Three thoughts on UConn-Harvard
Harvard showed promise in a loss vs. UConn but still has some learning to do
UConn's Ryan Boatright does a solid job of backing up the Huskies' crop of guards
Jim Calhoun's frontcourt appears dominating but might lack aggressive bigs
|No. 9 UConn||No. 25 Harvard|
|Box Score Recap Complete Scoreboard|
STORRS, Conn. -- Nationally ranked for the first time in program history, the Harvard Crimson fell 67-53 to UConn Thursday night. Here are three quick thoughts off the landmark night:
1. Harvard: Legit team with a glass ceiling. The Crimson held their poise for the full 40 minutes and looked very comfortable on offense for stretches of the game, but their talent isn't quite good enough to win at this level yet. Harvard came into the game believing that it could do some damage inside against the Huskies, but for the second year in a row, Ivy League Player of the Year Keith Wright was mostly ineffective. Against any team that can man up on Wright, the Crimson will struggle to score enough to win. Without a credible inside scoring threat, Harvard's guards had less room to operate and were not the caliber of players who can consistently create their own shots against top-25 competition. They create open shots with ball fakes and ball movement, but with Wright handled comfortably inside without having to be doubled, that closed down the perimeter space and led to Harvard shooting just 7-21 from the arc.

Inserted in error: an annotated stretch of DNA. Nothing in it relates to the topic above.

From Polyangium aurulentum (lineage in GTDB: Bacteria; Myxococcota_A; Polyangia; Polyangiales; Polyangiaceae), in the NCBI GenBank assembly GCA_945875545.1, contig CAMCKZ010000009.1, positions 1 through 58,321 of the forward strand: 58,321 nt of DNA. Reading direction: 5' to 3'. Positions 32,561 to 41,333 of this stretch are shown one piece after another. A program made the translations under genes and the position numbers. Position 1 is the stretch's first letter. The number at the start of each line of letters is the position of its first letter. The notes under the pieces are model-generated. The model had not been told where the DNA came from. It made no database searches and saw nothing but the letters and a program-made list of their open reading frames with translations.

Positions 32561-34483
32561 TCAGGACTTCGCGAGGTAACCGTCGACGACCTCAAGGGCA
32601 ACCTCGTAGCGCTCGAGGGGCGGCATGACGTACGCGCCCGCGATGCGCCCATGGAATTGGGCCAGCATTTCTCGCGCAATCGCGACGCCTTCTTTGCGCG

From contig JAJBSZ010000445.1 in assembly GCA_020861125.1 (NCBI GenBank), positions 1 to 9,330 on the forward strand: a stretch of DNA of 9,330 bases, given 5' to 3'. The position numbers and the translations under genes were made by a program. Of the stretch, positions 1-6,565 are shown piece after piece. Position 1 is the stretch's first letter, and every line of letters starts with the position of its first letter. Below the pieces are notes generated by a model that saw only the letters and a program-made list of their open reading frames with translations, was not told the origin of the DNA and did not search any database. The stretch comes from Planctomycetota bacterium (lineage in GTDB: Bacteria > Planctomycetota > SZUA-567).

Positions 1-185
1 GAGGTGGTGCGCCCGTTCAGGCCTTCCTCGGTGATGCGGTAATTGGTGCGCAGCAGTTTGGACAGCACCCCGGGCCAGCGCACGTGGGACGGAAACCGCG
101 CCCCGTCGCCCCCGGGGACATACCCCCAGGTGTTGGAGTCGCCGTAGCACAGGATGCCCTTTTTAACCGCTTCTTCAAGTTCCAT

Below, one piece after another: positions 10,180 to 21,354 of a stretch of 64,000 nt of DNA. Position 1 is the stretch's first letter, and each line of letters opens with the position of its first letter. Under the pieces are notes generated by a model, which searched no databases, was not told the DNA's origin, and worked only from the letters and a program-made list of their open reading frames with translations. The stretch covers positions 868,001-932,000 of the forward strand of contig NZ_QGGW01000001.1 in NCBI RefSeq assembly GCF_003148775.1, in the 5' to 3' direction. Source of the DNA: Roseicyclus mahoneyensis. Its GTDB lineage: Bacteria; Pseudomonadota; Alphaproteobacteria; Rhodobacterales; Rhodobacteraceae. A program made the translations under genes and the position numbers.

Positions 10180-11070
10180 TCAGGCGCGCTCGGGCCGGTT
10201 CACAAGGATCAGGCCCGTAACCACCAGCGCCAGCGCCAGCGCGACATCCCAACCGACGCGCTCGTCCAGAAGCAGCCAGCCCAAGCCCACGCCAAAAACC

2. Ryan Boatright gives UConn a lot more options. UConn had some of its better moments tonight with three-guard alignments, and Boatright's ability to get to the basket off the dribble is a nice complement to what Jeremy Lamb and Shabazz Napier bring to the table. Much like how Napier spelled Kemba Walker at the point last season -- a move that helped him be effective in long minutes down the stretch of the season -- Boatright can do the same thing by taking on some of the primary ball-handling role and create offense against the shot clock, which is crucial for a UConn team that's still searching for a consistent half-court identity. Boatright's numbers (11 points, three assists and two rebounds) were solid, but his availability for 25 minutes helped make Lamb's and Napier's 37 minutes more effective. UConn should be able to play its best guards longer now because the demands on them at the offensive end will be lessened.
3. Huskies' frontcourt: Too nice? This Jim Calhoun quote is pretty telling: "I liked Andre [Drummond]'s scores tonight: six dunks, 12 points. That's one of the best stats we've had all year. We don't want finesse." The biggest hurdle for UConn to reach the level its talent suggests may be that its frontcourt guys are actually nice guys. That's not to say they have been ineffective to this point -- the Huskies entered tonight second in the nation in blocked shot rate and third-stingiest in free-throw rate, meaning they block and alter a ton of shots without fouling. But when a coach is harping on physicality and admiringly using the word "domination" to help describe his team's defensive effort, it suggests the undertones of congeniality. The Big East this season isn't as good as it has been, but that doesn't mean it will be any less physical. Against teams like Syracuse, Louisville, Marquette, Pitt, etc., nice may not cut it.
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